About the same time (1227-1232) Henry also built Heighley Castle at Madeley, Staffordsire, and made it the family caput. Subsequent generations of Audleys were also known as, Lords of Heleigh Castle, and expanded from there.

The "Red Castle", as it became known, was held by the family until the early 16th century initially as their main Shropshire stronghold. Repairs were undertaken in 1283. It was in use in 1322, but by around 1400 it seems no longer occupied. When Leland visited the castle in around 1540 he described it as ruinous.[2]

John Tuchet, 4th Baron Audley (1371–1408) inherited the title via his sister, then survived the uprising of Owain Glyndŵr and the Battle of Shrewsbury in 1403, where he fought against Henry "Hotspur" Percy. His son James Tuchet, 5th Baron Audley (1398–1459) was killed by Sir Roger Kynaston, whilst leading the House of Lancaster at the Battle of Blore Heath in 1459.

The Audleys forfeited the title when James Tuchet, 7th Baron Audley (c. 1463–1497) led a rebellion against King Henry VII of England in 1497 and was executed. The Audley title was restored to John Tuchet, 8th Baron Audley in 1512.

Manor house

The Hall stands on the site of an earlier Manor House. The manor was purchased, together with Soulton, by Sir Rowland Hill and Thomas Leigh from Thomas Lodge in 1556, under long leases (until 1610) for the quiet enjoyment by his brother Edward Lodge.[3]

Eventually the lands passed via Sir Andrew Corbet of Moreton Corbet to Sir Rowland Hill, 1st Baronet Hill of Hawkstone (1705–1783), who lived nearby at Shelvock Manor. He was the great, great, great, grandson of Sir Rowland Hill, the first Protestant Lord Mayor of the City of London and Member of Parliament for the City of London in 1533, and who had owned Hawkstone and nearby Soulton. The manors of Hawkstone and Soulton were sold in 1556 by Thomas Lodge to Sir Rowland Hill and Thomas Leigh under long leases (until 1610) for quiet enjoyment by his brother Edward Lodge.[4]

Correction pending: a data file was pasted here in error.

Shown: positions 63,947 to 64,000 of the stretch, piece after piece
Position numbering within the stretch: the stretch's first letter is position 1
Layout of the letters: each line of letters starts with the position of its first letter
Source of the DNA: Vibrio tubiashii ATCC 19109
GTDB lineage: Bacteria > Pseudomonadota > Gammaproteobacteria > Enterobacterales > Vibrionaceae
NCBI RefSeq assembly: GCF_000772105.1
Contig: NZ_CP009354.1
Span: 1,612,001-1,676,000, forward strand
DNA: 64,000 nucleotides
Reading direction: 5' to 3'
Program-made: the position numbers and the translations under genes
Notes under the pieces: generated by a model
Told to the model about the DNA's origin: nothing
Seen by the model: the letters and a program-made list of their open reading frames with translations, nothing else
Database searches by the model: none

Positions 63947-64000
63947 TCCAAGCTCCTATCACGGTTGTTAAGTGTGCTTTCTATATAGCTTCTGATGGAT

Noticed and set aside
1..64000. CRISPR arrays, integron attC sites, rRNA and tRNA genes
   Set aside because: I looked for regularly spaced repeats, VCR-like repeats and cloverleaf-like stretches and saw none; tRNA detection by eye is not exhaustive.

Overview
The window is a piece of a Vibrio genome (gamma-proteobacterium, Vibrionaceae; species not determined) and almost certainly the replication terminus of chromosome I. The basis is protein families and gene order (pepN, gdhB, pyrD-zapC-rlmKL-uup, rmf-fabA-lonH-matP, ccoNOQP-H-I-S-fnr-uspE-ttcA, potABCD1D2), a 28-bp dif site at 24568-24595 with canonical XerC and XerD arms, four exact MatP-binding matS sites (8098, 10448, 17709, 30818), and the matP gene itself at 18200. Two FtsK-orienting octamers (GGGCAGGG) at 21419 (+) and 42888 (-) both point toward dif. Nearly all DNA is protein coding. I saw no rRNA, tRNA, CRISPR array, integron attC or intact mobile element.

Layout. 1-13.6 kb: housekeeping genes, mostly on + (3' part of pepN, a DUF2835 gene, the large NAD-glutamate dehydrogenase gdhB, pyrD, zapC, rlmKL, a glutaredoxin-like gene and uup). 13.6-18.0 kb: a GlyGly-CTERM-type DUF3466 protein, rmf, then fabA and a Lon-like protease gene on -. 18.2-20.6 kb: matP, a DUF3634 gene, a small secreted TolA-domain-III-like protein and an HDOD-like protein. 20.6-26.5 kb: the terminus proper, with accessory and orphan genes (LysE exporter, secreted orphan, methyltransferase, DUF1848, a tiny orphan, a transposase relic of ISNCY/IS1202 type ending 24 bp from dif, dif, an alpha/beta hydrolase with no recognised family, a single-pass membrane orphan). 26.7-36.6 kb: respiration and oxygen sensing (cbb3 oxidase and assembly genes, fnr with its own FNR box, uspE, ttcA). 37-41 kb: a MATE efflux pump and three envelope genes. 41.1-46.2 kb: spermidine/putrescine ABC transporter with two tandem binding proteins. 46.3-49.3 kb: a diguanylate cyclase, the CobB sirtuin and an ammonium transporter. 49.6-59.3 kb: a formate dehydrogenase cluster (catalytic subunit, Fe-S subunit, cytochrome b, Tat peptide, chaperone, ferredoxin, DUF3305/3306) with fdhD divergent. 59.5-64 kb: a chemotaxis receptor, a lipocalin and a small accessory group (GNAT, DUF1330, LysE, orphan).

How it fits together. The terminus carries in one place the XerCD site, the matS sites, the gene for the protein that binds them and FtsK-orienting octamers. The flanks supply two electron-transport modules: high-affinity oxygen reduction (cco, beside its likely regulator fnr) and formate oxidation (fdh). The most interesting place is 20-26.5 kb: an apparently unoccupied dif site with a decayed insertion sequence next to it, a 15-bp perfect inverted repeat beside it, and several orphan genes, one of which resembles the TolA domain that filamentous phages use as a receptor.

Richard Hill (1655–1727), 'The Great Hill', traveller and diplomat, had made a fortune by 'lucrative arithmetick' (sic), raised the family into the aristocracy, and established the existing Hawkstone Manor House as the family seat, He started partial demolition of the house in 1701 replacing it with the Hall, completing it circa 1707.[5]

Sir Rowland Hill, 1st Baronet (1705–1783), landscaped the Red Castle and extended the estate, with walks over the four natural hills and a wide range of follies that included a hermit to dispense wisdom to visitors.

Sir Richard Hill, 2nd Baronet (1733–1808) took over on his father’s death in 1783, published a guide for visitors and built the 'Hawkstone Inn' to accommodate them. He engaged landscape gardener William Emes to build a vast manmade lake, the Hawk River and his follies included a 'ruined' Gothic architecture Arch on Grotto Hill, the urn, a tribute to an English Civil War ancestor, the Swiss Bridge, and the 100-foot (30 m) obelisk with an internal staircase, topped by a statue of the original Sir Rowland Hill. Hawkstone Park had become one of Britain’s top attractions by the time he died in 1808. It maintained this status under his brother Sir John Hill, 3rd Baronet (1740–1824).